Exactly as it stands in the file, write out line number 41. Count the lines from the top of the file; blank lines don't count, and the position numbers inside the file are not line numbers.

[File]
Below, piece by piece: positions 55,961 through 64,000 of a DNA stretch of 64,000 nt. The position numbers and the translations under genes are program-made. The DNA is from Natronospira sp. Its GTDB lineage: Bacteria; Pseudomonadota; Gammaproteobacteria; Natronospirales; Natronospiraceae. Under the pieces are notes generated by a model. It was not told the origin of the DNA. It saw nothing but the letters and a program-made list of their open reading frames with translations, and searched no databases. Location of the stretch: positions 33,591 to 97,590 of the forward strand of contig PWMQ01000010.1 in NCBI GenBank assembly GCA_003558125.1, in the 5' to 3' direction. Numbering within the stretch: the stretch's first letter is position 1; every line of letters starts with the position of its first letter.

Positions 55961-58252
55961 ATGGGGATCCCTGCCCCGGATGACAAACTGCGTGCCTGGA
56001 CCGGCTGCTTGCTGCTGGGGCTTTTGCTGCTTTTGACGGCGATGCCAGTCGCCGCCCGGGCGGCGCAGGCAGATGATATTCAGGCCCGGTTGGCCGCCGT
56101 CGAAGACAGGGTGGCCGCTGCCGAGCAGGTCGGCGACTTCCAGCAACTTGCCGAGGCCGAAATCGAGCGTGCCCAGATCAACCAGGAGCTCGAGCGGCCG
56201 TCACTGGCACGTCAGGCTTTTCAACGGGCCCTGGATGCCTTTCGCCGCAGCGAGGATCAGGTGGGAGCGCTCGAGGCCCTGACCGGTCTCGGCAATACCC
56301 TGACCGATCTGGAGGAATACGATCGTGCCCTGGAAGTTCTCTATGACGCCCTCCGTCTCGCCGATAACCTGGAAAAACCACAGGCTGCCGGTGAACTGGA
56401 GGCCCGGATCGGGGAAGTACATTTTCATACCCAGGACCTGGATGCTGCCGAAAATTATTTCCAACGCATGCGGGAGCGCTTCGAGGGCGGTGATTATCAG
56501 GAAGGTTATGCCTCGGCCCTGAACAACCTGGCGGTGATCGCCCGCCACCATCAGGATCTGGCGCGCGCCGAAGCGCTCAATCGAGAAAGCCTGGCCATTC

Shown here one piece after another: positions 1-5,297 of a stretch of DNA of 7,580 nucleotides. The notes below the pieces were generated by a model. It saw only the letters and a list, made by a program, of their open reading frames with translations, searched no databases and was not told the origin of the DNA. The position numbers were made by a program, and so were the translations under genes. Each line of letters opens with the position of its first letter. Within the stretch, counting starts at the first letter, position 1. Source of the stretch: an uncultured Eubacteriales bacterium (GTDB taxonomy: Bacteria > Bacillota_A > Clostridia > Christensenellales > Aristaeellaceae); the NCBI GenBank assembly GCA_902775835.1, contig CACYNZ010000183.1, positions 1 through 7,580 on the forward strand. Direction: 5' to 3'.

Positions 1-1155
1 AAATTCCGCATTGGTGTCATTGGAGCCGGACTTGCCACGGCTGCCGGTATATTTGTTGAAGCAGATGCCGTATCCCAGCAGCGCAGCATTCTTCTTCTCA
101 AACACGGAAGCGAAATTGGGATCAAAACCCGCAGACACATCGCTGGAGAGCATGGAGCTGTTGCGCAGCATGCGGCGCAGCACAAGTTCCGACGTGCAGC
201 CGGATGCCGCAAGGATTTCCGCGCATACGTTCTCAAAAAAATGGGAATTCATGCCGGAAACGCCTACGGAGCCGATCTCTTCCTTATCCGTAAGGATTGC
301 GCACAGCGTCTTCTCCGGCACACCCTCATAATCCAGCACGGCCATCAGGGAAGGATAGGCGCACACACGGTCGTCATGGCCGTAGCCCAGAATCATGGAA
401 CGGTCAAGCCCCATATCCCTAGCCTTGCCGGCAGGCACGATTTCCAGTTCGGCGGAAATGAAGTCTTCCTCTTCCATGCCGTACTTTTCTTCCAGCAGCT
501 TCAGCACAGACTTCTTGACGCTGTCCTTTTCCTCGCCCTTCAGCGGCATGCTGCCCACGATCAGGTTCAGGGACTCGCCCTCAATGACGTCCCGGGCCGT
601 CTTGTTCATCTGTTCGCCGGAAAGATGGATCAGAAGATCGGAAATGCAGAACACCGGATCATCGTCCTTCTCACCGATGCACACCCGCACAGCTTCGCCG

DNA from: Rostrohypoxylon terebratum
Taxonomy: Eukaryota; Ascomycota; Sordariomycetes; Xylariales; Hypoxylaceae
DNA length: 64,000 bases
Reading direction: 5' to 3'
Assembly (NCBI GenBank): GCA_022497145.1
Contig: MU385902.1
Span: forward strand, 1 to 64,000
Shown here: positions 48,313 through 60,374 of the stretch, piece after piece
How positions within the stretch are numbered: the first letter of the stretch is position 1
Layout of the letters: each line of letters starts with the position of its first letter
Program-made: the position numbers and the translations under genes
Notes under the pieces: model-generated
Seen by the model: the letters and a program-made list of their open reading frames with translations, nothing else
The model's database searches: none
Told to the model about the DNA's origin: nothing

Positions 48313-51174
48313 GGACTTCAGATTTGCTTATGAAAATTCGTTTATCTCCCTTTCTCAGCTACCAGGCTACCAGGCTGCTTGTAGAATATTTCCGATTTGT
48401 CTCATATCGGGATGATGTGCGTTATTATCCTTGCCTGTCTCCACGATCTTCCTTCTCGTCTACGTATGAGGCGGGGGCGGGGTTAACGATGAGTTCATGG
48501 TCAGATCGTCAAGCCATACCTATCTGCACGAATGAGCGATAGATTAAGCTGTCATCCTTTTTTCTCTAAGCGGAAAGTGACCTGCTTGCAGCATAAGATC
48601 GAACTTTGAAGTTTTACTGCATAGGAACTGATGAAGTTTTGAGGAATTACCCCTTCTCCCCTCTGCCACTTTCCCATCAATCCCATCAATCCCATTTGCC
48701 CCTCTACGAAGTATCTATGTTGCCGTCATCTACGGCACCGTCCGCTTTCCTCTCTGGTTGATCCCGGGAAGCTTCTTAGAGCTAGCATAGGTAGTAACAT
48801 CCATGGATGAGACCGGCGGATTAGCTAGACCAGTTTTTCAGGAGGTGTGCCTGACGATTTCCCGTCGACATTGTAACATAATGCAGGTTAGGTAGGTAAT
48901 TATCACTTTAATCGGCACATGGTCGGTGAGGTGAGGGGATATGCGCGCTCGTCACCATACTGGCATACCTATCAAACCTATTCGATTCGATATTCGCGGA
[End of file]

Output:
48901 TATCACTTTAATCGGCACATGGTCGGTGAGGTGAGGGGATATGCGCGCTCGTCACCATACTGGCATACCTATCAAACCTATTCGATTCGATATTCGCGGA